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Atlanta Overwatch
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Discussion Starter · #1 ·
As you start your Memorial Day weekend, take a moment, and remember the reason for the holiday. Think for a moment, about those who gave up their lives for our freedom. Some of us are Republicans, some Democrats, some Libertarian, but we are almost all Americans. Many brave men and women have given their lives for us to be able to disagree and to vote for representatives of our choosing. They died for our rights and our freedoms.

Take a moment, remember them, and their sacrifice, for they are the reason for this holiday. Don't wish me a "Happy Memorial Day", for I will be remembering those who died for my freedom.
 

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Deplorable bitter clinger.
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Thanks. Good post.
 

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Moderator
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Excellent post.

I remember it gravely each year, since I was named after my grandfather, Edward Stone, who was killed in combat serving his country. He served this country in two separate wars.
 

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Lawyer and Gun Activist
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28,531 Posts
My dad was a WWII pilot. He knew a few guys who got killed in training, and then a few more who were killed in combat over there in the skies above occupied France and Germany. Even those who died in accidents still died for the war effort, in circumstances that would not have existed but for the war. He often remarked how he got to survive the war and live into his 70's, 80's, and 90's, when some of his contemporaries, born the same year he was, died at age 21-23.
 

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NRA Instructor
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3,391 Posts
My older brother shot down over Cambodia in 1971 flying a mission he did not have to during the Vietnam War. He took the mission for a friend who just wanted the day off. It also left him with only 2 more sorties before being transferred stateside. I know all too well what this day is for.
 

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My youngest son passed away last October 2, 2016 while serving in the army. My father served in WWII and Korea in the Army air corp. my father in law served in the army during WWII. My uncle served in the Air Force until he retired and served in Viet Nam.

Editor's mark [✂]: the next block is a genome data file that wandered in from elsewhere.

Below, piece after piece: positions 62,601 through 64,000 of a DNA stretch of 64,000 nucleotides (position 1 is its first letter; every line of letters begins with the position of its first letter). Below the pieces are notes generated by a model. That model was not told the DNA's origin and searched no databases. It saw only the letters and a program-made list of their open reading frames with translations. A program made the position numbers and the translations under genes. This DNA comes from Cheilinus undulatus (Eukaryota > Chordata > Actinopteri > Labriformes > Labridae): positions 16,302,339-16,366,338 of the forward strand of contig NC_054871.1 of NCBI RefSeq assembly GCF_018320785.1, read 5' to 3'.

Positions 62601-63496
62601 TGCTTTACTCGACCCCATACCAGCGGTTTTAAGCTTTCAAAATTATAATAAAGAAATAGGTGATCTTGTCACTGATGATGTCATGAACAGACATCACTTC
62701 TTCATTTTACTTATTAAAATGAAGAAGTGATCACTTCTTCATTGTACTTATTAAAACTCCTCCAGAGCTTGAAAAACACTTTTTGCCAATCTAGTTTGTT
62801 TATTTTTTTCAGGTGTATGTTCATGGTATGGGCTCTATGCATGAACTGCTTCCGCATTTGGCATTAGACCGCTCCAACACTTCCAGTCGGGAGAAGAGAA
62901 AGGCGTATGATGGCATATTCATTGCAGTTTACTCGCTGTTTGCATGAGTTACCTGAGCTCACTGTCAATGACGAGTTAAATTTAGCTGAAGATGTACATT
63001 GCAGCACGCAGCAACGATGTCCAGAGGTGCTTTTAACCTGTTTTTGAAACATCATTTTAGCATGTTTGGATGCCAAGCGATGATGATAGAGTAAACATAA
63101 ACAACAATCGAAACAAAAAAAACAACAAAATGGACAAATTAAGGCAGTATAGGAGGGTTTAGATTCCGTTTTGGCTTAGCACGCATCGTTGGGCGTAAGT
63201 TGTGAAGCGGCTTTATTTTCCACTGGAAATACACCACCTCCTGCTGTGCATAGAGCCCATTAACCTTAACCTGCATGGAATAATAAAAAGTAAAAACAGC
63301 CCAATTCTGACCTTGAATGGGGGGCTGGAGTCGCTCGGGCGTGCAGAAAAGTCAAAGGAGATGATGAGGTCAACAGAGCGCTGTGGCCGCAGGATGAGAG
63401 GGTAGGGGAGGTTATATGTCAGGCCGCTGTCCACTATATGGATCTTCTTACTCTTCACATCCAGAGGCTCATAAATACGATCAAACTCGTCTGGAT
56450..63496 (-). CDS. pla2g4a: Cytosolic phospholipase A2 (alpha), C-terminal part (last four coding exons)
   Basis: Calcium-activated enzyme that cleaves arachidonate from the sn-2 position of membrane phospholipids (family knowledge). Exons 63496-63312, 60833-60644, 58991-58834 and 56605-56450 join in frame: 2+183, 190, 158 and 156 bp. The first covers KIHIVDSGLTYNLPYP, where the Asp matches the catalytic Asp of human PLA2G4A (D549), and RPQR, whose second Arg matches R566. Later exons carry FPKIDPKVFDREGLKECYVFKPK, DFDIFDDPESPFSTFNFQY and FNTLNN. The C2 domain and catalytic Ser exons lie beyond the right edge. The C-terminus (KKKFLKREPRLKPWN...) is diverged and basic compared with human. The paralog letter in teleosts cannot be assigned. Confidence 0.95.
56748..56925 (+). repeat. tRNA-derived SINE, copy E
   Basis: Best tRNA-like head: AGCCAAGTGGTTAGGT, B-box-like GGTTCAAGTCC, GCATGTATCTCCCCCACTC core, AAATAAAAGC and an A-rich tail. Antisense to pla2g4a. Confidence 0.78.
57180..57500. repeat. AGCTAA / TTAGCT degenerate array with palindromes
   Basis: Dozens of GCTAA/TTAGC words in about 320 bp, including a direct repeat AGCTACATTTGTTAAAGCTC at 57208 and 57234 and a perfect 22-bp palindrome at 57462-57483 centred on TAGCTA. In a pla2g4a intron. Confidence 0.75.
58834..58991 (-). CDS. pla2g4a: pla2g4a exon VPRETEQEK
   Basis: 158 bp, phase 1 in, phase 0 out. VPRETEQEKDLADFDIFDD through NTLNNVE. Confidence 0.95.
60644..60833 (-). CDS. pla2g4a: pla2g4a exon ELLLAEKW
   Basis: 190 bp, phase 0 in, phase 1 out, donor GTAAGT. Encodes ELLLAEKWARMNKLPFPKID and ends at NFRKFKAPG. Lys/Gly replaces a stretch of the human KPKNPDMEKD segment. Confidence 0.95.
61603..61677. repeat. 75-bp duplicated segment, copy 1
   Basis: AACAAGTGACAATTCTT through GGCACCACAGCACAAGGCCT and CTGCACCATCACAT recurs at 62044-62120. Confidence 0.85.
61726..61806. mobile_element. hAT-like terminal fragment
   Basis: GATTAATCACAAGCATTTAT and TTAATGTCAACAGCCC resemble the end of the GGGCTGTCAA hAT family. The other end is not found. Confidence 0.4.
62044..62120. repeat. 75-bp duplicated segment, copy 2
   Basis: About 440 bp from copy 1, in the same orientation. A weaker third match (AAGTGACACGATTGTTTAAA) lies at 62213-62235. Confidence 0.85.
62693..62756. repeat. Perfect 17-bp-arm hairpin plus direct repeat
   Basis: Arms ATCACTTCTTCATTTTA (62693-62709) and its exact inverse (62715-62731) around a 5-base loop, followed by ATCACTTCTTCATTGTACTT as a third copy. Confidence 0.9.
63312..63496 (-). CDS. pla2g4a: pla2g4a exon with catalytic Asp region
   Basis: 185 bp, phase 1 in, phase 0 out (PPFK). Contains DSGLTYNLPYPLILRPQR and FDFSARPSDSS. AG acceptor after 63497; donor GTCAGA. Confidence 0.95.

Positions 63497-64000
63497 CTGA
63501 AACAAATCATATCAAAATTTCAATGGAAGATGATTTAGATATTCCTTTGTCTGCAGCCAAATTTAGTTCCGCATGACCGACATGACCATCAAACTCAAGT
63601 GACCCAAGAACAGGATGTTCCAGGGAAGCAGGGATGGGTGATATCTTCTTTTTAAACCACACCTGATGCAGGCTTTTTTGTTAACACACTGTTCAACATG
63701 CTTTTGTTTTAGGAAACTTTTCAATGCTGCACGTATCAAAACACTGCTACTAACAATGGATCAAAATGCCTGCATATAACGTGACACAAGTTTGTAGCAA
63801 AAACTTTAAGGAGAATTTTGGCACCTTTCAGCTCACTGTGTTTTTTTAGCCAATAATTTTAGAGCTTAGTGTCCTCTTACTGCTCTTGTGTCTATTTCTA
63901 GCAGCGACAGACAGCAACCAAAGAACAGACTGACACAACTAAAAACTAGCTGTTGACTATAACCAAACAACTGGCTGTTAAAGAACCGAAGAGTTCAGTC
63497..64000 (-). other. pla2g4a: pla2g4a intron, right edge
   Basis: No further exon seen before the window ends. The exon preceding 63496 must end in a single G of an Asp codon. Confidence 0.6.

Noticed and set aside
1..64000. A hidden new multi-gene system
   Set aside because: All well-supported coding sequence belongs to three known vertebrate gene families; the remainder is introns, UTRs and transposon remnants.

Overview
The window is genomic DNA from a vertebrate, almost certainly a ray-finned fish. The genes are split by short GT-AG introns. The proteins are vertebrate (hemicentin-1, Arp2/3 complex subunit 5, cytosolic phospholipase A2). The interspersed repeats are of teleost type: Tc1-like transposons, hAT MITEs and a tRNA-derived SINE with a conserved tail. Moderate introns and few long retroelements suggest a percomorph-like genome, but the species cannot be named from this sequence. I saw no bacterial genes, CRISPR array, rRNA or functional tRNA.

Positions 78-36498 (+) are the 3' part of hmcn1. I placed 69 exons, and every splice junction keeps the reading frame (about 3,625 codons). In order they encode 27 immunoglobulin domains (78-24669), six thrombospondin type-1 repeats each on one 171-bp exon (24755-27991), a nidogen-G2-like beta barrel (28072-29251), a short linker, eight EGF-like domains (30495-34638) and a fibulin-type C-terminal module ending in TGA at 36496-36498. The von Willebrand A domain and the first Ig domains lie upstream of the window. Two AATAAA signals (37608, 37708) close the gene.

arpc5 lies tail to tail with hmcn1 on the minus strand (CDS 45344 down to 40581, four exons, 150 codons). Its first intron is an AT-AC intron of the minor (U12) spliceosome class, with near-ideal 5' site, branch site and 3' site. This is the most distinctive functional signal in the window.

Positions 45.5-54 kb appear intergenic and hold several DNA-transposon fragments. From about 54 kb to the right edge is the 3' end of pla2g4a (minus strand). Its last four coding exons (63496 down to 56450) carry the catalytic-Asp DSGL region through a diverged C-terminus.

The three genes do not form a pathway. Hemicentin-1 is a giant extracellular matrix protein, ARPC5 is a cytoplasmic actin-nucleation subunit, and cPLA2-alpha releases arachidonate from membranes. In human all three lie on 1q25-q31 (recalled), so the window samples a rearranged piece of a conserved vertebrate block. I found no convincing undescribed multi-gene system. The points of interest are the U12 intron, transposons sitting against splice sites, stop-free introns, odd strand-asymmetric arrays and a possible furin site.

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Atlanta Overwatch
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Discussion Starter · #7 ·
My heart goes out to all who have lost loved ones who were serving our country.

My debt to them, and your families could never be repaid.
 

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My dad was a WWII pilot. He knew a few guys who got killed in training, and then a few more who were killed in combat over there in the skies above occupied France and Germany. Even those who died in accidents still died for the war effort, in circumstances that would not have existed but for the war. He often remarked how he got to survive the war and live into his 70's, 80's, and 90's, when some of his contemporaries, born the same year he was, died at age 21-23.
My dad and one of his brothers were in the Army. The other brother that I was named after was a pilot in the Army Air Corps. He went down with his plane in a training flight in 1944. 2nd Lt. RVF 1922-1944. God Bless them all.
 

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American
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3,289 Posts
Remembrance and thankfulness are the cornerstones of tomorrow. Thinking about my own family helps me put it in perspective, particularly these days. The first of my father's line to come to this country volunteered and served with the Union as a new immigrant. He was wounded at Gettysburg and put on Convalescent leave. He was serving as a guard in DC when Lincoln was assassinated and, because they were issued with less than front-line weapons, lost an eye while engaging in an honor guard salute to Lincoln. So, wounded at Gettysburg, wounded as an honor guard, and still not a "citizen" officially.
 

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Seasteading Aficionado
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Excellent post.

I remember it gravely each year, since I was named after my grandfather, Edward Stone, who was killed in combat serving his country. He served this country in two separate wars.
That's terrible, I'm sorry he didn't make, I am lucky both mine did make it, both Korean and WWII, because a whole lot of people wouldn't exist right now.
 
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